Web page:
Setting up Raspberry Pi

This is a departure from the main crux of this blog.  But I wanted to gather some notes on my pitfalls I encountered with setting up a Raspberry Pi device.

Hardware and SD Card Set Up

I had the version 2 B 512 version of the Pi.
I used a PNY 16GB class 6 SD card
I used a solar/electric battery to power it
I used a usb keyboard
and a standard hdmi cable

I started this all off by downloading the official Raspberry “wheezy” distro (2013-05-25-wheezy-raspbian) from the direct download link.  However, I couldn’t unzip it on windows… although the download was the correct size, windows’ default unarcher gave me a “can’t read” this file error.  However, 7zip would read it and uncompress it… I figured this was just a problem with Windows.

Butut when I used the img file that it produced to drop on the SD card… it corrupted the SD card.

Again – this was the direct download official link of the “wheezy” distro.  

At this point he SD card would read “18mb left of 56mb” yet this was a 16Gig card.  I freaked out a bit thinking the card was now damaged.  However I read that it only needs to be reformatted….

I tried to reformat using Windows’ reformat tool (right click / format)… but the card would always read “56mb avail.”

I in fact had to now download the official SD formatter… ugh.  Ok, Now that got me back to 16gigs.

I tried multiple downloads from that direct download link – all with the same problem!

Then I tried the torrent.

They recommend the torrent, but I hate using torrents.  I always end up with spyware from the torrent clients… anyway, I installed bit torrent and downloaded the distro via the torrent, and then uninstalled bit torrent afterwards.

I did get the torrent to download, it was about 10x faster then the direct link.  I also was able to unzip it fine without the error’s encountered from the direct link.

I put the SD card back in the Pi, and plugged it back in… It booted up great.

Configuration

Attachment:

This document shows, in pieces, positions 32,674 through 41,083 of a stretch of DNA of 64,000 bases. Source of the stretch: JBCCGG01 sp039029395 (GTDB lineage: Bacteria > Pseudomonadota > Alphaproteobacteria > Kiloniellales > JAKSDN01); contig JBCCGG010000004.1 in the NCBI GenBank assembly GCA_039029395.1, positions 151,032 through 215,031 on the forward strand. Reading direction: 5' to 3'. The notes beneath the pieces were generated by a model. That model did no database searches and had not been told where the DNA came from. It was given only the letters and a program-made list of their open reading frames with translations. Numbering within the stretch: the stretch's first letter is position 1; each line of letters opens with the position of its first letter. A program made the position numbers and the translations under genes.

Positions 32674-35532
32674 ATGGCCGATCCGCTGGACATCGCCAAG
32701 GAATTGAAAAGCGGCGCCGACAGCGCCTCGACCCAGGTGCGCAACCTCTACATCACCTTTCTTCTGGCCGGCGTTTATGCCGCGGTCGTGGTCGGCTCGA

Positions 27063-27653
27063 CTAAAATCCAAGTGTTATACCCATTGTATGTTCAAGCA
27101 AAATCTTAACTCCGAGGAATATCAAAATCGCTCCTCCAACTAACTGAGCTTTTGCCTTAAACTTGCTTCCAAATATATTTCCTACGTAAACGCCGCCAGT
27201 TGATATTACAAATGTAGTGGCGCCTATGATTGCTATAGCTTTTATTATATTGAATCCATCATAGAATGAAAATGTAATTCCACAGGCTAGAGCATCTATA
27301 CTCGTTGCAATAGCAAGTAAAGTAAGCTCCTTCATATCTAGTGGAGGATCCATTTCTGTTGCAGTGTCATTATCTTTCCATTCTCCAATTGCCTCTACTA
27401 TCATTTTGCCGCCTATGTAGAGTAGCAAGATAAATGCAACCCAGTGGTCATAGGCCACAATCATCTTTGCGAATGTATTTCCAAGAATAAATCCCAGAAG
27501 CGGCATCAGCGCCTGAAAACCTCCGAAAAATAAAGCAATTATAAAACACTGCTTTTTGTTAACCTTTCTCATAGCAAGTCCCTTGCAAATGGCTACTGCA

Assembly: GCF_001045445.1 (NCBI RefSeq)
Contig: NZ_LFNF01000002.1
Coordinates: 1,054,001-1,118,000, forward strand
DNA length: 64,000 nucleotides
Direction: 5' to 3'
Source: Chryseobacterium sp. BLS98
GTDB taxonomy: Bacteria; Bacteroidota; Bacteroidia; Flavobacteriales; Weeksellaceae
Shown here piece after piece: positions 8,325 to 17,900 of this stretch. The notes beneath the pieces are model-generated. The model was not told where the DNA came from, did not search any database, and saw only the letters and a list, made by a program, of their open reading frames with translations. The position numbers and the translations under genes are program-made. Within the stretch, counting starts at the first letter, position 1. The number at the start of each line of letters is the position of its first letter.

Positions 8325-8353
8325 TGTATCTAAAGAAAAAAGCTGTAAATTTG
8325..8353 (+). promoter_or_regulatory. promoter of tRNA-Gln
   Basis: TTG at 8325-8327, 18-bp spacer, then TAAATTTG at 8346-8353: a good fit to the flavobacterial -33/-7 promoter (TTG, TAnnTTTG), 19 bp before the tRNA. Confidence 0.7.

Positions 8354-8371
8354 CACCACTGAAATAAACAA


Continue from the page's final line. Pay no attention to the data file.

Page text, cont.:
When it boots up successfully you’ll see something resembling the old PC Bios menu.  This is how you’ll configure your Raspberry Pi.

At the configuration screen, you’ll want to:
1. set the thing to use the entire space on the SD card, it’s the first option in this boot menu.
2. after that, if you want to boot to a desktop, go to that option, if you use a console only, skip it.
3. To turn on SSH (so you can remote into the box via SSH) you need to go to advanced settings and then choose SSH and then Enable.
4. If this is a public facing device, you might want to change the password as well – it’s a option on the boot menu.
5. I also changed the hostname (it defaults to ‘raspberrypi’)

After that I chose to finish and reboot.

From here on out, you’ll log in as your user “pi” with the password you picked… or use the default (raspberry.)

SSH

To SSH to this box, first get it’s IP by running ifconfig from the command line.  You’ll see “eth0” and in there a line inet addr:.  take that address.

From another box, using either terminal on mac, or Putty/supper putty on PC, you can just ssh over to:
ssh [ip]
login as user pi and input your pass.

Installing Software from the Command Line

If you’re used to installers in Linux (like Centos’ YUM) then you’ll get the same thing here, but it’s apt-get.  You’ll sudo each command like this.  So: sudo apt-get iw tshark would install iw and tshark (for packet sniffing.)

Find the tools you want and they should give you the proper apt-get install commands.

Shutting Down the Raspberry Pi

Also another important thing.  The official site for Raspberry Pi, says to shut it down you just “unplug it” from what I’ve read this could damage the SD card.  So… you must run an official shutdown:

sudo shutdown -h now

From the UI, you click the red icon and choose shutdown.  Wait for the proper screen statement "system halted," and then remove the power cable.

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